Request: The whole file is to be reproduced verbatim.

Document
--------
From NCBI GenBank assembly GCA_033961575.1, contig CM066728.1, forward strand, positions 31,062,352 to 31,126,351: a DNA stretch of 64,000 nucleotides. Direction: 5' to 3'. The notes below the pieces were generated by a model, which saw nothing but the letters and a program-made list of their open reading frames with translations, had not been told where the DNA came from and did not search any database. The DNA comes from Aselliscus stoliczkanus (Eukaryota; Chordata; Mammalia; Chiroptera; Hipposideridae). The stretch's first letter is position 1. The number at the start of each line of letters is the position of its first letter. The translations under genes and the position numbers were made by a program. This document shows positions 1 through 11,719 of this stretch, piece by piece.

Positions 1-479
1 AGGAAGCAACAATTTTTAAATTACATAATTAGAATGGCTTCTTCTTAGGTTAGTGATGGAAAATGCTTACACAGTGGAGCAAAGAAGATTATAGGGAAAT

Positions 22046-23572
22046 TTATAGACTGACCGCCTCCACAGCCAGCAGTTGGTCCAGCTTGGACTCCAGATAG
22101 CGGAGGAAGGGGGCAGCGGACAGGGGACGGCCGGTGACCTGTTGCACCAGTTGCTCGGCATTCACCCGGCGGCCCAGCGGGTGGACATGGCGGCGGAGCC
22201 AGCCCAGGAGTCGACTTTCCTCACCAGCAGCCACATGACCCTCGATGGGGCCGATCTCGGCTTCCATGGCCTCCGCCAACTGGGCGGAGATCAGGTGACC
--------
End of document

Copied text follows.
From NCBI GenBank assembly GCA_033961575.1, contig CM066728.1, forward strand, positions 31,062,352 to 31,126,351: a DNA stretch of 64,000 nucleotides. Direction: 5' to 3'. The notes below the pieces were generated by a model, which saw nothing but the letters and a program-made list of their open reading frames with translations, had not been told where the DNA came from and did not search any database. The DNA comes from Aselliscus stoliczkanus (Eukaryota; Chordata; Mammalia; Chiroptera; Hipposideridae). The stretch's first letter is position 1. The number at the start of each line of letters is the position of its first letter. The translations under genes and the position numbers were made by a program. This document shows positions 1 through 11,719 of this stretch, piece by piece.

Positions 1-479
1 AGGAAGCAACAATTTTTAAATTACATAATTAGAATGGCTTCTTCTTAGGTTAGTGATGGAAAATGCTTACACAGTGGAGCAAAGAAGATTATAGGGAAAT

Positions 22046-23572
22046 TTATAGACTGACCGCCTCCACAGCCAGCAGTTGGTCCAGCTTGGACTCCAGATAG
22101 CGGAGGAAGGGGGCAGCGGACAGGGGACGGCCGGTGACCTGTTGCACCAGTTGCTCGGCATTCACCCGGCGGCCCAGCGGGTGGACATGGCGGCGGAGCC
22201 AGCCCAGGAGTCGACTTTCCTCACCAGCAGCCACATGACCCTCGATGGGGCCGATCTCGGCTTCCATGGCCTCCGCCAACTGGGCGGAGATCAGGTGACC